Monday | November 20, 2017
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Benefits of mangosteen

Lanny Neel brought me a bag of lemon-drop mangosteen, Garinia Madruno or intermedia, to “play” with. They are yellow-orange and about 1 inch in diameter, much smaller than the purple mangosteen, Garcina mangostana.L. I ate some and it did remind me of lemonade — sweet, yet tart. I then placed them in a large pot to extract the juice to make jam. Since there is not much juice to the fruit, a large bag only yielded about 7 cups of lemon-drop mangosteen juice. The trees produce up to three times a year and each tree can produce about 10 to 15 pounds of fruit. They grow well along the Hamakua coastline as the weather conditions are ideal for this tree.

What I found interesting was that it does not attract the red-eyed fruit flies, or drosophila, as does other fruits. Lanny said he can leave the fruit out for 10 days and there will be no fruit flies hovering around. Many people are aware of the health benefits of the purple mangosteen as it has gained much popularity in recent years. There are claims of antihistamine and anti-inflammatory properties. In Asian medicine, this fruit was said to inhibit breast cancer, liver cancer and leukemia. Mangosteen is used to treat diarrhea, skin infection and wounds throughout Southeast Asia.

Many companies have been selling mangosteen juices because of the antioxidant xanthone, which is found in the skin of the mangosteen. Xanthone is recognized as being beneficial to the cardiovascular system, being antibiotic, antiviral and strengthening the immune system. Hydroxycitric acid in the rind seems to be an appetite suppressant and is now being looked at as a possible natural medication for weight loss, a several million dollar industry. There is also research being done on the whole fruit juice for treatment of autism and other symptoms where the illness may be linked to a chemically toxic environment.

So Lanny has more than 120 lemon-drop mangosteen trees in his orchard. Because the skin has so much benefits, I first washed the fruit and placed the fruits in very little water and boiled them. After they started to boil, I smashed them down with a mallet to be sure that I got complete extraction of the juice and smashed the skins to get its health benefit also. I strained the juice out and with equal amounts of sugar, made lemon-drop mangosteen jam. If this fruit is as good as it claims, I may have to rub the jam on my body!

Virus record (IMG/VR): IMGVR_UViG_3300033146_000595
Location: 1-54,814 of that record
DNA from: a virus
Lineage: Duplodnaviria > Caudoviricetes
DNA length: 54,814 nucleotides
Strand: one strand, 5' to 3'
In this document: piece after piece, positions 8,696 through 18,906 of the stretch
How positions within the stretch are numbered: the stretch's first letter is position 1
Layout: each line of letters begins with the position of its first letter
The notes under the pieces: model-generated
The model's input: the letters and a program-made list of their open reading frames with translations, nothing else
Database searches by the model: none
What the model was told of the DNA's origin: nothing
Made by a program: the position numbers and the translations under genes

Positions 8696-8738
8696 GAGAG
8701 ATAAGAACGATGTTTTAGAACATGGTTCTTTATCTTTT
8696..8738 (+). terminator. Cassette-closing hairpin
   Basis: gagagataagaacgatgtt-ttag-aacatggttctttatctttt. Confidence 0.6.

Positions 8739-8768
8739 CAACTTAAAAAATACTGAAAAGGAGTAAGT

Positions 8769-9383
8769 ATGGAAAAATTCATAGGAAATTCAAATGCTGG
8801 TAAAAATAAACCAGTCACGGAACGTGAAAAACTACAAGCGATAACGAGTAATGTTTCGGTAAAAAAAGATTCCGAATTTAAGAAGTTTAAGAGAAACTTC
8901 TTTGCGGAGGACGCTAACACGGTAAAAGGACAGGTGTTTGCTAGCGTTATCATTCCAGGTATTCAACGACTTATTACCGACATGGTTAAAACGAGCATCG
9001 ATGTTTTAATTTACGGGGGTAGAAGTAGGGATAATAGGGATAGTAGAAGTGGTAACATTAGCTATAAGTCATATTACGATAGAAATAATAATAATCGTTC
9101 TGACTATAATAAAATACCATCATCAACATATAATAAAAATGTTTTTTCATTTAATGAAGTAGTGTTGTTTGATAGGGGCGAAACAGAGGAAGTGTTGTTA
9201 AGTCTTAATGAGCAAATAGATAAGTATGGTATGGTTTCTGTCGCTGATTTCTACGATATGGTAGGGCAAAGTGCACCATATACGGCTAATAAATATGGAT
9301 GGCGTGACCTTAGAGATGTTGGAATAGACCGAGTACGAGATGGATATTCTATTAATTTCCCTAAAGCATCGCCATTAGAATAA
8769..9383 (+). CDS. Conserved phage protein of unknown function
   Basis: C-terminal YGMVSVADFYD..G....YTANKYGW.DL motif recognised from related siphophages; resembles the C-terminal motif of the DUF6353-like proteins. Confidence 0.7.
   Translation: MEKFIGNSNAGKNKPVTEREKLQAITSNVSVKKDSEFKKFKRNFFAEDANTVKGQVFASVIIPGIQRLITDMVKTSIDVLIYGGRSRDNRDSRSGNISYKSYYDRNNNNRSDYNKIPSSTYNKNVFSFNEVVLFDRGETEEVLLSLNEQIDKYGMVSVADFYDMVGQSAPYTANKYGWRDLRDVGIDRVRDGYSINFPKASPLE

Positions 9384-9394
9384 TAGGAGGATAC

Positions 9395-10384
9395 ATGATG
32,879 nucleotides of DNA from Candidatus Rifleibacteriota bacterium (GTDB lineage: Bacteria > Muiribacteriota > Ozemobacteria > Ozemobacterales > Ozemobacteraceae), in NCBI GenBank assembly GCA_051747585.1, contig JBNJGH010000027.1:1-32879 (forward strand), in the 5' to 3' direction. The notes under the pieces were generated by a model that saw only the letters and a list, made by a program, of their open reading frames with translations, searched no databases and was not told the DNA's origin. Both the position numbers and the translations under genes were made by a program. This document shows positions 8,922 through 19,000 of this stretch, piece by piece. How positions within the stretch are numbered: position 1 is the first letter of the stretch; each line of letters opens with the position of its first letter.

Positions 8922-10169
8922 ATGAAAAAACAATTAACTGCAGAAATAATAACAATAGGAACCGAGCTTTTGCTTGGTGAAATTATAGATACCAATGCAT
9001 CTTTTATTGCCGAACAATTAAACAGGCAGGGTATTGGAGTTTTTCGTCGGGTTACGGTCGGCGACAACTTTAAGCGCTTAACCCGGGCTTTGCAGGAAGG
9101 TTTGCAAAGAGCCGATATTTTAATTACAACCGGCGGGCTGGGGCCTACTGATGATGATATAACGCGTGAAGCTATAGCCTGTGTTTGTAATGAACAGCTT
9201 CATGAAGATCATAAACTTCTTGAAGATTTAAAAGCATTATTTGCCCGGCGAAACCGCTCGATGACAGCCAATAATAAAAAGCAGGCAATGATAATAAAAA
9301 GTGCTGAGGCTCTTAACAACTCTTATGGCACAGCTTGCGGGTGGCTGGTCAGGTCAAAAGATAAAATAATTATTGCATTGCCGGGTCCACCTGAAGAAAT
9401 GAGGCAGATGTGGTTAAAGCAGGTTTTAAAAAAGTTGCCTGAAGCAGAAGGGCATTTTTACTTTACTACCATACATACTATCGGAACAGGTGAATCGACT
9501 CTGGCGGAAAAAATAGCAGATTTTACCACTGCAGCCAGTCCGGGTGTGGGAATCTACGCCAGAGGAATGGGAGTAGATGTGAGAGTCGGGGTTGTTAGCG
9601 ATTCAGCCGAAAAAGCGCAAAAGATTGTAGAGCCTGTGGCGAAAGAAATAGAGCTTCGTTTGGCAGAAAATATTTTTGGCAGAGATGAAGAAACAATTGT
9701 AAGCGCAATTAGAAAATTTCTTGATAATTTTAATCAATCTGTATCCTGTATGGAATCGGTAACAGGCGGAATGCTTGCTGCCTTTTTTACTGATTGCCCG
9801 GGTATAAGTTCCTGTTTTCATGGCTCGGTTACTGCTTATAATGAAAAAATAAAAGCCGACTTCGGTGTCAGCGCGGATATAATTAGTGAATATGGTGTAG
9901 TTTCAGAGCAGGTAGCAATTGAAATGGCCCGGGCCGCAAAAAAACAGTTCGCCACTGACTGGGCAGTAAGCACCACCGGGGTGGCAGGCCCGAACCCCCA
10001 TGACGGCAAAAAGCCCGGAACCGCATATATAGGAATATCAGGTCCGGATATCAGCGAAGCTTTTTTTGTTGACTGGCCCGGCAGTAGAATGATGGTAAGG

Update on


Smoke Alarms:

I had written several months ago about the new “intelligent” smoke alarms that can distinguish between a real fire and cooking smoke so we ran down to buy one. It is not very intelligent, and with the amount I cook, it went off almost daily. A woman’s voice was screaming to us, “FIRE! FIRE! FIRE!” The other day, while I was cooking some jam, it was the final straw. The “intelligent” smoke alarm is now disconnected until we find a replacement. Maybe the old-fashioned, not-so-intelligent ones are better.

My mother used to keep a container of used oil next to her stove. There was a fire recently in Honolulu at an elderly couple’s apartment when the can of used oil next to the stove caught on fire. I do not recommend keeping any used oil anywhere near your stove. Throw it away!


If you shop weekly and use your recyclable bags, please wash them every other month. I just washed a bunch that were starting to smell. Can you imagine the poor bag person at the supermarket who puts your groceries in your bag and it has an odor. I would not be able to do that without saying something!

Frequently Asked Questions:

Q: Food sometimes sticks to my nonstick pan, why does it happen?

A: If you do not heat the pan first before adding oil, then your food will tend to stick to your pan. The “warm” pan does not allow a crust to form on meat, fish or poultry and they will stick to your pan. Try it with eggs. Heat the pan, then add a little oil. Place the egg in the pan. It should not stick.

Q: I took my banana bread out of the oven and the middle fell. What happened?

A: I have done this in the past and learned that I did not allow the banana bread to fully cook. When you remove it from the oven, it will drop in the middle where it is not quite cooked, and no matter if you place it back in the oven, it will not raise again. Make sure you have given the bread enough time to bake, usually one hour will work and do not rush the time. It is not worth it.


It is time to start looking at your pantry and smelling your spices before you start baking for the holidays. Remember, if it smells musty, replace it. Ground spices last about six months, whole spices a year or more.

Please feel free to e-mail me at if you have a question. Bon appetit until next week.


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